The autotransformer: http://www.solar-electric.com/psx-240.html This is a 1:1 transformer with the two sides wound in phase. You feed 120 VAC to one side and it creates a "mirror image" 120 VAC on the other. With the "neutral" wires tied together the two 120 VAC sides "stack" to form 240 VAC across the two hot leads.

    The trouble with feeding L1 and L2 from your small inverter is the possibility that the total loads on both may exceed its capacity, even though all those loads are small.
    1220 Watts of PV, OB MX60, 232 Amp hrs, OB 3524, Honda eu2000.

    Ohm's Law: Amps = Volts / Ohms
    Power Formula: Watts = Volts * Amps

  5. #5
    Join Date
    Sep 2006
    Location
    Willits, CA
    Posts
    5,558

    Default Re: 240V dual phase inverter?

    google: Trace T240 Autotransformer (3.9KVA) (NAWS does not list it in their catalog)

    http://www.solarcellsales.com/techinfo/docs/T240.pdf
    manual with hook-up and schematics:
    http://www.wholesalesolar.com/pdf.fo...e240Manual.pdf

    An autotransformer has a single winding, usually center tapped, or tapped at selected voltage steps.


    Trace Engineering T240 autotransformer.
    This power compact unit can be used in several ways:

    Step Up: Allows you to power 240VAC loads from a single 120VAC inverter/charger. This is typically done for powering deep well pumps or other dedicated high power 240VAC loads.
    Step Down: Allows you to connect a large 120 VAC load to the output of a stacked pair of DR or SW inverters (120 / 240 VAC). This results in the inverters sharing the load, allowing higher performance and efficiency.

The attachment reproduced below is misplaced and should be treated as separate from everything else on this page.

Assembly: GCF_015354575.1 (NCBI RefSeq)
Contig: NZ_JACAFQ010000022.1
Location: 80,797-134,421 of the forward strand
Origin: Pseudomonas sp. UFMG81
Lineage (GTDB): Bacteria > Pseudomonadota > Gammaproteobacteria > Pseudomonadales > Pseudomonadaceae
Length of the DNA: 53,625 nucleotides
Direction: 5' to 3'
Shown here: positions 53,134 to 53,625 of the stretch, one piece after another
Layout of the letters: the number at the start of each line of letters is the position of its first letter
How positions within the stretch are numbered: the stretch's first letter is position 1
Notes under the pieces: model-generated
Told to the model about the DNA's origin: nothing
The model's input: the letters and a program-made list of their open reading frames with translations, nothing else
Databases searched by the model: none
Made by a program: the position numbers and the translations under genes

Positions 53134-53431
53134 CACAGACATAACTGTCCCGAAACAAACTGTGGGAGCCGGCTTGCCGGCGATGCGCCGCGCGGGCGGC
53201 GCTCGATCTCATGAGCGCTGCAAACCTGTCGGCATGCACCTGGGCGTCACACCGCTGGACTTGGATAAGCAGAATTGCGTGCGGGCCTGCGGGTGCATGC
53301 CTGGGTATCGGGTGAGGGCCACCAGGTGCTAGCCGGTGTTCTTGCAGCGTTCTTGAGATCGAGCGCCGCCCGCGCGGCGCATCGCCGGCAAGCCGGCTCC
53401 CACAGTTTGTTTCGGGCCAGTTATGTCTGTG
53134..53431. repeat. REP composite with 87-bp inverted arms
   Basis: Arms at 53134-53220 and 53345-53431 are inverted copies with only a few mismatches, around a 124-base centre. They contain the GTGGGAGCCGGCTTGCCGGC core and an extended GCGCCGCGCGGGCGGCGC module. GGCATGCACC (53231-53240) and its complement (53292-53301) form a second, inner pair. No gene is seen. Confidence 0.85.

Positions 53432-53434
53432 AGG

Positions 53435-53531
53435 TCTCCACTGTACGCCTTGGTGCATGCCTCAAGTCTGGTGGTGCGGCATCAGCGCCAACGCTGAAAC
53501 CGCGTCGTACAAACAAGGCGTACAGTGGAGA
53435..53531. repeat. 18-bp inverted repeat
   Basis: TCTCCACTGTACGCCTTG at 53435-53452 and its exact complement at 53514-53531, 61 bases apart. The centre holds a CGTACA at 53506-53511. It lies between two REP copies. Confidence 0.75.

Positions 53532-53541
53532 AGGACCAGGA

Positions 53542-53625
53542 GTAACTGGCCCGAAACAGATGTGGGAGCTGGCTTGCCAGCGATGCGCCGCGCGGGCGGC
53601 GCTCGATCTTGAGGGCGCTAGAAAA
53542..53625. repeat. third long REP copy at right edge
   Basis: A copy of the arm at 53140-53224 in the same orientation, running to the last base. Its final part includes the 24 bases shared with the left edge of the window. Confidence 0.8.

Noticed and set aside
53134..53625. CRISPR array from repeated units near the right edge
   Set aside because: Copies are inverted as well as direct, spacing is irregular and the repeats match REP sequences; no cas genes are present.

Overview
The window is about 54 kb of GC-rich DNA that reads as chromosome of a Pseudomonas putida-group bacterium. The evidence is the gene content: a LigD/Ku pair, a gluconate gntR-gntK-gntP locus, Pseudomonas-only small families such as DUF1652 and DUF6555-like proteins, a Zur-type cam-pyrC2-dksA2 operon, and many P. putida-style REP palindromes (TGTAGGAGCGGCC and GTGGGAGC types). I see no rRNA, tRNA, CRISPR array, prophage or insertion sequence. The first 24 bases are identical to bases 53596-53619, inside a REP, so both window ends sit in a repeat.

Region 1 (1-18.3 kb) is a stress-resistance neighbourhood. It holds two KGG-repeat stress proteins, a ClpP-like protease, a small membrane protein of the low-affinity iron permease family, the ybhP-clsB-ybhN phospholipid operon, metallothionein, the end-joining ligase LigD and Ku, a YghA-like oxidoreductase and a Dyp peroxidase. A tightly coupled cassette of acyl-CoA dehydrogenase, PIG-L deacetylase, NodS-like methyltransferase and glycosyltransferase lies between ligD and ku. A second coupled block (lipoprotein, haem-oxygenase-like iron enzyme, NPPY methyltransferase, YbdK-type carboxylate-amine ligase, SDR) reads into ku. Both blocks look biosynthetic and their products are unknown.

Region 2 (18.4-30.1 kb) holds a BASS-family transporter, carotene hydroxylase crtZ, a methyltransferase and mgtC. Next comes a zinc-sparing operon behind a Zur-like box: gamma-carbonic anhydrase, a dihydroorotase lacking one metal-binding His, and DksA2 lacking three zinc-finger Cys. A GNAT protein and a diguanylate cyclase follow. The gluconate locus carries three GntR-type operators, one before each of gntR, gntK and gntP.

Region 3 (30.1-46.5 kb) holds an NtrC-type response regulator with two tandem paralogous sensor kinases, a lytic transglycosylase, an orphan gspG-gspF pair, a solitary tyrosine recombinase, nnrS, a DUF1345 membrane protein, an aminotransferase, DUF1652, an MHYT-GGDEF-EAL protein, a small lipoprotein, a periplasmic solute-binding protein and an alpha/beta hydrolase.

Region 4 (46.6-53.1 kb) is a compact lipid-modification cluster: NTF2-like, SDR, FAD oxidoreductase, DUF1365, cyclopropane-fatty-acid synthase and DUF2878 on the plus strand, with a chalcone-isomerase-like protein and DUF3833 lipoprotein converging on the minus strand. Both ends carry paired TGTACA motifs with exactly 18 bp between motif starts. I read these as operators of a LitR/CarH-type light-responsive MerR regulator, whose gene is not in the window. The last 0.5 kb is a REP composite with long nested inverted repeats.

Balancing Transformer: Allows a single 120 VAC inverter to be connected to a generator which has 240 VAC output. Keeps the generator balanced for better performance and operating life. Balancing the generator's output also allows higher charge rates from your battery charger.
    http://tinyurl.com/LMR-Solar
    http://tinyurl.com/LMR-BigLug
    http://tinyurl.com/LMR-NiFe

    Grundfos 10 SO5-9 with 3 wire Franklin motor (1/2hp 240V 1ph # 214505 ) on a timer for 3 hr noontime run - Runs off PV
    Powerfab poletop PV mount | Listeroid 6/1 w/st5 gen head | XW6048 inverter/chgr | Iota 48V/15A charger | Morningstar 60A MPPT | 48V, 800A NiFe battery | 15, Evergreen 205w "12V" PV | Midnight ePanel || VEC1093 12V Charger | Maha C401 aa/aaa Charger | SureSine | Sunsaver MPPT

  6. #6

    Default Re: 240V dual phase inverter?

    Quote Originally Posted by Cariboocoot View Post
    So here's the thing: do you actually need 240 VAC for anything, or are you just needing to supply both L1 and L2 on the house wiring?